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An excellent example of this is making your bed as soon as you wake up. This way, you have already done something that makes your surroundings better within seconds of waking up, and it sets you up perfectly for a productive day.

Once you have successfully integrated the ‘Enterprising Mindset’ in your home, you will start to see the benefits it brings in your relationships at a breakneck pace.

Eventually, you will begin to notice your efficiency rub off on the people around you.

Efficiency: The Secret to Happiness in Life

According to Phillip Fisher’s(Legendary Investor and author) son, his father never worked more than 8 hours a day. The reason why Fisher was able to have such extraordinary success for over 70 years is because the little time he did spend working, he donated it to the maximum of his ability.

A recent study suggests that during an 8-hour workday, most office workers are productive for less than 3 hours.[1] Just imagine how much more could each of those workers achieve with an enterprising mindset.

Remember that I am not saying to stop working for 8 hours. Those who work more usually end up achieving way more too. What we are merely pointing out is that to do more, you need to make your time count rather than sacrifice more of it.

Efficiency isn’t just tied to the workplace. If you decide to work long hours, it is imperative that the precious time you spend with your loved ones reminds you of what is essential in life, and why you strive to make yourself a better as well as a more efficient person every day.

Once you embrace the maximum of efficiency, you will immediately notice vast improvements in your life. However, remember that to truly embrace what I’ve just told you, you need to implement it too.

More Productivity Tips

Featured photo credit: Luke Chesser via unsplash.com

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John Obstander

John is a productivity geek and a writing enthusiast who has no limits and got wings to take over the world.

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Last Updated on January 12, 2021

How To Protect Your Focus From Being “Robbed” By Notifications and Social Media

How To Protect Your Focus From Being “Robbed” By Notifications and Social Media

Between a cell phone that’s always ringing, a plethora of social media apps vying for your attention, and a steady stream of text messages, it probably feels like you can never get a moment of peace.

Think about how many times you’ve been working when a notification pops up on your screen. The message might be important, but more often than not, it’s just spam that pulls your focus away from your project.

Imagine all the times you’ve been in a meeting and felt the distinctive buzzing of your cell phone. Putting a smartphone on vibrate doesn’t make it any less disruptive for its owner. You instantly divert your attention from the other human beings in the room to the device in your pocket.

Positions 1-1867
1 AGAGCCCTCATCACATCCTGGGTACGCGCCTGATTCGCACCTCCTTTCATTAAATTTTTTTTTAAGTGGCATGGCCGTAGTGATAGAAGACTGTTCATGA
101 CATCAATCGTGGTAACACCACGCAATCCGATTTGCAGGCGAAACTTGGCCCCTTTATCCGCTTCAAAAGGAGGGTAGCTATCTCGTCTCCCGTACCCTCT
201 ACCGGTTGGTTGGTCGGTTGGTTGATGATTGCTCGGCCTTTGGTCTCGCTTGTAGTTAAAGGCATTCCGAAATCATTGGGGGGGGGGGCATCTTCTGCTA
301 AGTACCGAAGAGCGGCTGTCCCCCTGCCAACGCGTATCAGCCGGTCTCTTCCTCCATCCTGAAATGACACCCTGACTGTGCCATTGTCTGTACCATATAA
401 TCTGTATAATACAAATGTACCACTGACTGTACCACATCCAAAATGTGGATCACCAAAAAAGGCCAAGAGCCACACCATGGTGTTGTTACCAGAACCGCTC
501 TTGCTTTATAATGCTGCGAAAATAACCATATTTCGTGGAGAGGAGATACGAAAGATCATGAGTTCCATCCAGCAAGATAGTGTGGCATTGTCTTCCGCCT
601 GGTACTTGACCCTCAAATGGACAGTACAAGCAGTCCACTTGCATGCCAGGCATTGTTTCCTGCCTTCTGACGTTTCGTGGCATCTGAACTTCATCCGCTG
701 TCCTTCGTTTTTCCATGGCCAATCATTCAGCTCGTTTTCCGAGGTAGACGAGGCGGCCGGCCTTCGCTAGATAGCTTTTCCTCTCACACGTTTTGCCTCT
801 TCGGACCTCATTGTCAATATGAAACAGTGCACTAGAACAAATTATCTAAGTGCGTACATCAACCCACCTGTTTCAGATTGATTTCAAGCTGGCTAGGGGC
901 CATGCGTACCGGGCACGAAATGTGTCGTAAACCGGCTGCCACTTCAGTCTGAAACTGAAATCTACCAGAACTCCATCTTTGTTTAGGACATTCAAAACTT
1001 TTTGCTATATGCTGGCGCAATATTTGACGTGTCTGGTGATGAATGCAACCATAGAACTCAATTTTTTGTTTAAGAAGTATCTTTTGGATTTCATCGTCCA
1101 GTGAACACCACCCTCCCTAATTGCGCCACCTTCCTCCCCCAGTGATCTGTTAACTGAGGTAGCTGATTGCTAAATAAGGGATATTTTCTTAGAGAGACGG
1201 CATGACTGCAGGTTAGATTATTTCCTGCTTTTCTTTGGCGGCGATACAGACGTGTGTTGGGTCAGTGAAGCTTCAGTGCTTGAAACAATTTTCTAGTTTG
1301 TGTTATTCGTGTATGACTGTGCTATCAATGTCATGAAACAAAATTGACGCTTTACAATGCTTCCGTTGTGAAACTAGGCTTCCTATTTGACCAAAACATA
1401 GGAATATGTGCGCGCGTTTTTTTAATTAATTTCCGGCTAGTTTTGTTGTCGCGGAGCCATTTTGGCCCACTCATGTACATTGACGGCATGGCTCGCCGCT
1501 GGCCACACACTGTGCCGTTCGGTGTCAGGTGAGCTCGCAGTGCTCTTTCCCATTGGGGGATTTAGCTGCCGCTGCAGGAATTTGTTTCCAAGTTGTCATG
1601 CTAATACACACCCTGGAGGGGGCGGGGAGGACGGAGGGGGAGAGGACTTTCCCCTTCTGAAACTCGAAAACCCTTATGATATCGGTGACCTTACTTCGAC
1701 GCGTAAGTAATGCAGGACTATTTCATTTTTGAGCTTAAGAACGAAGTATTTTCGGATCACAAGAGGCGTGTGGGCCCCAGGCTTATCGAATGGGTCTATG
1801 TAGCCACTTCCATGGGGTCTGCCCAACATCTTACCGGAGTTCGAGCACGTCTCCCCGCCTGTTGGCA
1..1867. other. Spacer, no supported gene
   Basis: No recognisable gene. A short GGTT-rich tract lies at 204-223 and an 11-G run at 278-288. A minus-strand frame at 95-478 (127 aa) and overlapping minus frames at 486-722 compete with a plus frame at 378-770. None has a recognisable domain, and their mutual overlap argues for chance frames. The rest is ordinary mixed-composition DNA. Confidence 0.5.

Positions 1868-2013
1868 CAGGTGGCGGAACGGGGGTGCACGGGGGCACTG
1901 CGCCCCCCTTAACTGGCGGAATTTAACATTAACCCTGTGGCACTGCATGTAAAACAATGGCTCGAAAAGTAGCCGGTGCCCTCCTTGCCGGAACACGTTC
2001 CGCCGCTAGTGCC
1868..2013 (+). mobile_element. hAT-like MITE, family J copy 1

Distractions make you work harder

Studies suggest that the average American worker is interrupted every three minutes and five seconds.[1] An estimated 6 hours of productivity are lost every day to distraction. When someone is interrupted, they not only have to deal with the disruption, but then they have to use even more time and energy to get back into their work.[2]

It’s not only annoying to feel like you can never situate your mind on one task, but it also keeps you from doing your best work. The greatest ideas require time for mental processing. You have to do research and dig deep to come up with exciting ideas. If your focus is shallow, your ideas will never be able to develop to their fullest potential.

Our concentration naturally fluctuates

It would be nice if you could simply disconnect from the internet and have a consistent ability to concentrate, but that’s not how your brain works.

If you were to visualize your concentration throughout an 8-hour work day, it might look like this graph.

Throughout the day, you will experience peaks and valleys in your energy levels. You might feel a jolt of productivity after you go for a walk or have a cup of coffee, but there will also be points in the day–like right after lunch–where you’ll feel sluggish. You create your best work during periods of high energy and focus.

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Protecting those peak periods ensures that you can maximize your work time. When you constantly shift your focus back and forth between your work and distractions, your brain has to work extra hard to get back on track. Opening your Facebook page or replying to your friend’s What’s App message is almost never worth the productivity cost.

You will still have peak moments of productivity when you face interruptions, but the peaks will not be as high. This is because jumping between items wears you out. You lower your potential productivity every time you give in to distraction.

To be successful, you have to root out anything that stands in your way. The inability to concentrate will affect your work performance, but you can take control of the situation.

How to maintain focus in a sea of disruptions

Being able to give your best at work doesn’t mean that you have to disconnect from the world entirely. You can still enjoy the connections you have through technology, but there are a few ways that you can keep them from having a negative impact on your work.